"I feel like I’m doing something," she added. "With corona happening, you don't really get to do much."

At Meridian Township Hall, about 10 new voters were signing up every hour since polls opened at 7 a.m.. Though not a polling place, voters can still go there to register and to drop off absentee ballots.

Garrett Christensen, 19, of Okemos, registered at the hall and filled out his ballot earlier today.

“I feel like I have a say in something,” he said.

Although Christensen declined to say whom he voted for, he said he decided on his candidates by watching news and hearing what policies he liked best. His mother, Rachel Christensen, also watched on as Garrett registered. She planned to vote by later this afternoon.

“It’s the direction of the country, whether we go more communist or socialist or stay a democracy, which is what we fought for initially,” Christensen told a reporter earlier today.

By 2:45 p.m., 262 votes had been cast in Precinct No. 26 at Lansing’s Southside Community Center, said precinct chairwoman Mary Morgan. “Everything’s gone very smoothly,” she said.

Lansing resident Iman Manuel, who said he lost friends for supporting Trump, thinks a Biden presidency would be a “disaster” for the U.S. economy. Though “terrified” of a Biden presidency, he also said he’d expect U.S. Sen. Kamala Harris to replace him as president in the first year. 

“I think we would lose the America we know,” Manuel told a reporter. “Harris terrifies me more,”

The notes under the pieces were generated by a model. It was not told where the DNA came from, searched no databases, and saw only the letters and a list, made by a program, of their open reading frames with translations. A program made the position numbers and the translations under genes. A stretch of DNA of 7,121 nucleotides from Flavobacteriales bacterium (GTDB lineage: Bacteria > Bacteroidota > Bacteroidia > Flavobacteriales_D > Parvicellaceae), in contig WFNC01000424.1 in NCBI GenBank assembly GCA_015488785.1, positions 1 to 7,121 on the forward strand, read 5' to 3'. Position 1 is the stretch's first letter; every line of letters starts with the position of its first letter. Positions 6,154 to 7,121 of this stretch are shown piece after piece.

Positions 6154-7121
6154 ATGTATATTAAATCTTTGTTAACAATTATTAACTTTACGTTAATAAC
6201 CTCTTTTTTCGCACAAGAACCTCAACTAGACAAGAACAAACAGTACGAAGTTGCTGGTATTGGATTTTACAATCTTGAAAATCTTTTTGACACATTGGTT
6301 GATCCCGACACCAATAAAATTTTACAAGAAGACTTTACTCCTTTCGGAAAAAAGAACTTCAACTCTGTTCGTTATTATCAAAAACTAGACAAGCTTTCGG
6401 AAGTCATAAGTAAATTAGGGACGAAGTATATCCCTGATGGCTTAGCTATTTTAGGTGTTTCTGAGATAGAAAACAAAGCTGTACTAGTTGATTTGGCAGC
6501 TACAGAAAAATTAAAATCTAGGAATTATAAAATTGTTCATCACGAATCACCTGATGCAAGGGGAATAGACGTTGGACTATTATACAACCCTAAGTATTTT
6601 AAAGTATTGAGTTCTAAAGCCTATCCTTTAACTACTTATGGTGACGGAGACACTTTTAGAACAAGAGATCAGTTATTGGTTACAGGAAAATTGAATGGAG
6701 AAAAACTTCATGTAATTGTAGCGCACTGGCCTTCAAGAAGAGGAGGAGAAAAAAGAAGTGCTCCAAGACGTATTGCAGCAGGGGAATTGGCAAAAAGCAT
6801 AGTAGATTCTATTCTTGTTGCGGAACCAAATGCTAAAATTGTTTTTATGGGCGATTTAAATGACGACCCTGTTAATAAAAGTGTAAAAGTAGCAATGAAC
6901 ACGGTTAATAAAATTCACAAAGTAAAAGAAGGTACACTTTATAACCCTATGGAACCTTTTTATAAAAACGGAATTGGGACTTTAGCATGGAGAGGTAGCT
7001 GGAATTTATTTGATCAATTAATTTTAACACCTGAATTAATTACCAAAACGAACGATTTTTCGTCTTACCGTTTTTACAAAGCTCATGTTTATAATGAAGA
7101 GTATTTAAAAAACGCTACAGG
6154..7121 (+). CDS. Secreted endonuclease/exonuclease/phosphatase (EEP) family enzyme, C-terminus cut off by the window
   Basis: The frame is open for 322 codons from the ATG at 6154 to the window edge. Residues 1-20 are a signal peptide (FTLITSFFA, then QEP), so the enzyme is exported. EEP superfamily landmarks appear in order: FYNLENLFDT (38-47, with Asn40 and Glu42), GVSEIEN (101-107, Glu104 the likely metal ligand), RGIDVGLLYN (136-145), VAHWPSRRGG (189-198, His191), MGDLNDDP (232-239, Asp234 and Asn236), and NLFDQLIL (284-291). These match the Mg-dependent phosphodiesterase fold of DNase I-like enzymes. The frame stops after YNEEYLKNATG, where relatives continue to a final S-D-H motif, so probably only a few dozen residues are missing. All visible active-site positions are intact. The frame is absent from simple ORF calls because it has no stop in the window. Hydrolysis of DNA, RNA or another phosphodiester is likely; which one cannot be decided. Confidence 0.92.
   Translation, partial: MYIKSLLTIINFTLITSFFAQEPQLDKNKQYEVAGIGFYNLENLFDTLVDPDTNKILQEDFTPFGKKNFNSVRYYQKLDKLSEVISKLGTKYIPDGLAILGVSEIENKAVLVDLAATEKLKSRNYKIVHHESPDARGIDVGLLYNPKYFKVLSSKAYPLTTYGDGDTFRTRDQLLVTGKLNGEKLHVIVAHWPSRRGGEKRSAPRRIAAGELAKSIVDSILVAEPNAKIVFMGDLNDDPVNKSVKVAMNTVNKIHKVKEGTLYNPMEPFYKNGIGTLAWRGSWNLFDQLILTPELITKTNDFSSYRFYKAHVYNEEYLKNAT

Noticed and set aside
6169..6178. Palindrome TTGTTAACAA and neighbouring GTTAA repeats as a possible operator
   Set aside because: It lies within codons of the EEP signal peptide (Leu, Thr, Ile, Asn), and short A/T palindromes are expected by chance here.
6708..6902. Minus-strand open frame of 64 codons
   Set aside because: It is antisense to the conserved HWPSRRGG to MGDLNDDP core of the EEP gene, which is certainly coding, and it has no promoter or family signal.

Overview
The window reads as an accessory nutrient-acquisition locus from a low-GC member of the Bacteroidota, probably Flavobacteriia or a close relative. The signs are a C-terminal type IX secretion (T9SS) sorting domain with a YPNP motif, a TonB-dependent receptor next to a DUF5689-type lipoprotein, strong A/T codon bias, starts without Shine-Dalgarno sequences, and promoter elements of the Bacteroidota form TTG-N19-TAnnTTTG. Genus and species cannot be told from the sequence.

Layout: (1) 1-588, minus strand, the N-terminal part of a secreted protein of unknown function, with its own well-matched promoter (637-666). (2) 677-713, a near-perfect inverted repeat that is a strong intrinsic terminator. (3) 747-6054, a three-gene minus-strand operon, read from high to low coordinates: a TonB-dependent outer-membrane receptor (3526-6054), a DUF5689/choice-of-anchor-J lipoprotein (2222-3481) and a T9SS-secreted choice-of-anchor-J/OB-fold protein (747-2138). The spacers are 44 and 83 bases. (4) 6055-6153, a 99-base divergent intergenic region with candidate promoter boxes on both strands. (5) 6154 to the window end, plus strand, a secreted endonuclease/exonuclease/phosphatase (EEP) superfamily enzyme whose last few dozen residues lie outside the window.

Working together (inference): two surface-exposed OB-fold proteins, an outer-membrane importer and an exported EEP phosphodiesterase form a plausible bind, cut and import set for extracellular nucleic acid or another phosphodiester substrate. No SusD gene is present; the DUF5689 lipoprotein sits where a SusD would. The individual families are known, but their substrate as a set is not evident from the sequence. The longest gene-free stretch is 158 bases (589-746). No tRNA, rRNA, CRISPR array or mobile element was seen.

Still, Manuel added: “No matter what happens today, we’re all Americans.”

There were no signs today of any local “army” of poll-watchers stationed in Greater Lansing, as President Donald Trump had called for earlier this month. Nor was there any visible presence of an armed militia or others attempting to intimidate voters before they arrived to cast their vote.

Gillian Dawson, chair of Precinct No. 45 at the Foster Community Center in Lansing reported no indication of voter intimidation. Those who came inside were also wearing masks earlier today. 

Secretary of State Jocelyn Benson also reported that she wasn’t aware of any voter intimidation issues across the state either. She listed more than three million absentee ballots already received and said she has no indication of increased turnout in any particular region of the state.

Still, city and township clerks across Greater Lansing have been on high alert in recent weeks amid a deluge of misinformation over voter fraud, but none have immediate reason for concern.